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Cape May Point State Park facts for kids

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Cape May Point State Park
Cape May Light NJ.jpg
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Location Lower Township
Area 244 acres (0.99 km2)

Cape May Point State Park is a 244 acres (0.99 km2) state park located in Lower Township, New Jersey, with a Cape May Point postal address. The park offers walking, hiking and nature trails as well as beaches, an exhibit gallery, a ranger office and is the site of the Cape May Light. The park is operated and maintained by the New Jersey Division of Parks and Forestry.

Birding

Cape May Point State Park is considered to be one of the best places in North America to view the Fall bird migration to the south. Because of this, birding is one of the most prominent activities conducted at the park.

Every fall, visitors converge from across the country to witness the migration of most types of North American migratory birds in great numbers. Every year the a hawk watch is also held, in which the numbers of various types of migratory birds of prey are counted during a several month period.

Birds can be seen in the Park at three areas. These are the hawk watching platform (for hawks), the nature and hiking trails (for songbirds) and the beach (shorebirds). For the most part, birds of many varieties can be seen at all of these areas year round.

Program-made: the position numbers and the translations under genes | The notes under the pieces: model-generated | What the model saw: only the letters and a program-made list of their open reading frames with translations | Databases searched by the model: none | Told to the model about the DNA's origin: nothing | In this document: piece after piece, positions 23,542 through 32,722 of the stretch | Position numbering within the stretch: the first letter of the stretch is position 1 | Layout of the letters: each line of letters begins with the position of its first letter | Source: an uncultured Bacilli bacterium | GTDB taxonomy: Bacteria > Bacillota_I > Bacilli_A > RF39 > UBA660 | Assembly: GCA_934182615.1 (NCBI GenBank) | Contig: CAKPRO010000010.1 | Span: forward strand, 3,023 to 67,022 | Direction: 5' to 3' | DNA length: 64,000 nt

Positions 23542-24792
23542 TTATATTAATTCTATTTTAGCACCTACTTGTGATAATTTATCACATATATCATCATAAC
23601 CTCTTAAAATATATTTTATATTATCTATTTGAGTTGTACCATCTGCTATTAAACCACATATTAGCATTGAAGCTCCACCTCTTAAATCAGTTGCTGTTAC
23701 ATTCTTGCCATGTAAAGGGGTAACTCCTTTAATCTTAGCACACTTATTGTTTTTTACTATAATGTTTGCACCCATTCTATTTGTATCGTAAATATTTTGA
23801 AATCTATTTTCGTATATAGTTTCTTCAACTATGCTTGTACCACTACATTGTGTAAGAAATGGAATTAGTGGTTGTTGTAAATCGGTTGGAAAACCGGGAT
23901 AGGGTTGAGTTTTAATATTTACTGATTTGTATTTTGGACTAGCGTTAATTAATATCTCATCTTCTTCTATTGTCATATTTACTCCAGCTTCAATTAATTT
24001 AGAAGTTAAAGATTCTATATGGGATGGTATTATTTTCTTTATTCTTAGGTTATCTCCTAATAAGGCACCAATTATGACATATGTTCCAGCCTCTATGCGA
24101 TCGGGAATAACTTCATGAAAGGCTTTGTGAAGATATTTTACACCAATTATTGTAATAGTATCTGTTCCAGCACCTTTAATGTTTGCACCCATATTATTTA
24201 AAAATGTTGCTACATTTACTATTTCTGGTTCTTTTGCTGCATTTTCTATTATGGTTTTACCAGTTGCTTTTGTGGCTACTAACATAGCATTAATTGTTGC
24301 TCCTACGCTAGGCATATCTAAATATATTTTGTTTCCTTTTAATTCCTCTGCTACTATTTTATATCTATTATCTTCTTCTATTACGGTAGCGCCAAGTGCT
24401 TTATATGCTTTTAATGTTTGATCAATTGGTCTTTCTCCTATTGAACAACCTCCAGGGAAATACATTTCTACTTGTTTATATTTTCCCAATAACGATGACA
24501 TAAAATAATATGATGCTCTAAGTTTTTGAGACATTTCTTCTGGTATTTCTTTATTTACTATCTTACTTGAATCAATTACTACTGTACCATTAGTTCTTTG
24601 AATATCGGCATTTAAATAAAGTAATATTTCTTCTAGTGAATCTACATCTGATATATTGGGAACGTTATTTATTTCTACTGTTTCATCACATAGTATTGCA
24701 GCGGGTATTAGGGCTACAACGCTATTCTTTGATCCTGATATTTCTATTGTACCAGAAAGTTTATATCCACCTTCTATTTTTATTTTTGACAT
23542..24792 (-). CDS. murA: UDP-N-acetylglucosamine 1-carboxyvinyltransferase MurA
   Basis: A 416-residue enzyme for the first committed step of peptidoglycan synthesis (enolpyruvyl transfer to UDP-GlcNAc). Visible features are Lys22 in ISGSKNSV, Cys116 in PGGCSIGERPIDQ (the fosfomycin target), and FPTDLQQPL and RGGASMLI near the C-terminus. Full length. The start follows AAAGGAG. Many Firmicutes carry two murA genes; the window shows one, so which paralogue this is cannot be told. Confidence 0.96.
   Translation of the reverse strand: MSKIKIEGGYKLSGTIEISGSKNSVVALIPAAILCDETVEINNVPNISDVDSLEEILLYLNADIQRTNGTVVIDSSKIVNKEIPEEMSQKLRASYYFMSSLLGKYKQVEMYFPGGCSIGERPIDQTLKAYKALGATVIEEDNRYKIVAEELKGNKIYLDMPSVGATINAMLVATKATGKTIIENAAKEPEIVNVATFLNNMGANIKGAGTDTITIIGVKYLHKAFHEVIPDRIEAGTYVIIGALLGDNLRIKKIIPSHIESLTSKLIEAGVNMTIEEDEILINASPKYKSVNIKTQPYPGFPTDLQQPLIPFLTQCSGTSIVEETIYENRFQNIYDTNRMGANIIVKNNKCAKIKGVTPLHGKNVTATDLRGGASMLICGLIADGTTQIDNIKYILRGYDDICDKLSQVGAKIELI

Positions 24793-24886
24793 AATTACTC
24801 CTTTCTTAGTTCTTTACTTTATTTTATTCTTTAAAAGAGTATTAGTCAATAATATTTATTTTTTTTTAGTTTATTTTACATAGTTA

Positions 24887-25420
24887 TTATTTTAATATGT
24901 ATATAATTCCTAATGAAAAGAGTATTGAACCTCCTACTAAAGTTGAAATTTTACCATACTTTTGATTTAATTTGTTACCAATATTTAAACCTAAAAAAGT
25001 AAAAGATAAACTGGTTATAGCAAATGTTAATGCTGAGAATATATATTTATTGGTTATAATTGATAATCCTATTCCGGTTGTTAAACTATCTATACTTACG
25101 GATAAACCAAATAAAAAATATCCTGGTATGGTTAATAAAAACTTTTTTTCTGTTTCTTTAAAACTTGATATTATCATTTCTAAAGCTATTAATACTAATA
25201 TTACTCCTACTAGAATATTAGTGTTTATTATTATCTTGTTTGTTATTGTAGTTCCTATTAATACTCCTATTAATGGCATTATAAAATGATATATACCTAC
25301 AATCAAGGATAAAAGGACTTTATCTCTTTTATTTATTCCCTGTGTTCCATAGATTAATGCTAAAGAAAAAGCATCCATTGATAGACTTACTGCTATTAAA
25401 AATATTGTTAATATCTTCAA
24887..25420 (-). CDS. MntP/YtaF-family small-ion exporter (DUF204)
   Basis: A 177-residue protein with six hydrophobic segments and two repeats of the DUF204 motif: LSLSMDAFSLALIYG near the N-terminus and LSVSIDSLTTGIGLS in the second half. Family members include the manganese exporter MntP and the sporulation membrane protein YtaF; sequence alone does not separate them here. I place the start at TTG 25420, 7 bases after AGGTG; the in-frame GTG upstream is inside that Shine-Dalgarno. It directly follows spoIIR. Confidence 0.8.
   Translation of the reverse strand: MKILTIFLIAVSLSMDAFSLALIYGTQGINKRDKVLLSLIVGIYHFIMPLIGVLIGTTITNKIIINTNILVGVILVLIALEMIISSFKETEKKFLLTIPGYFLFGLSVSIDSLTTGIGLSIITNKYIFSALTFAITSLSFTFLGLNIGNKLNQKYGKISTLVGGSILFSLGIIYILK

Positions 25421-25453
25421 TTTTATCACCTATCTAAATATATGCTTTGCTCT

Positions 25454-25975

Trails

Yellow Trail - Cape May Point State Park
The Yellow Trail

The park has three hiking trails, each designated by a color. All three start and end at the parking lot. The Red trail, a boardwalk trail which is wheelchair accessible, is 0.5 mi (0.80 km) long. It has several observation platforms. The Yellow trail is 1.5 mi (2.4 km) long and is part boardwalk and part dirt. It begins from the red trail and has one additional birding platform. The Blue trail, closed for a long time due to hurricane damage in the 1960s, reopened again in the 1990s. It is 2.0 mi (3.2 km) long, part of which is on the beach.

Gun emplacements

During World War I and World War II the park was the Cape May Military Reservation. Remnants of a gun battery, part of the Harbor Defenses of the Delaware, can be seen today. A 6-inch gun was mounted near the former Coast Guard station in World War I, but the emplacement has been demolished. Three batteries were in the park area in World War II. These were Battery 223 with two 6-inch guns on shielded mounts, with an ammunition and fire control bunker between them, Battery 25 with four towed 155 mm guns on concrete Panama mounts, and Anti-Motor Torpedo Boat battery (AMTB) 7, with four 90 mm guns, two on fixed mounts and two on towed mounts. Only the bunker for Battery 223 remains visible, stripped of its original earth cover. A beach restoration project in 2005 covered the remains of the other emplacements.

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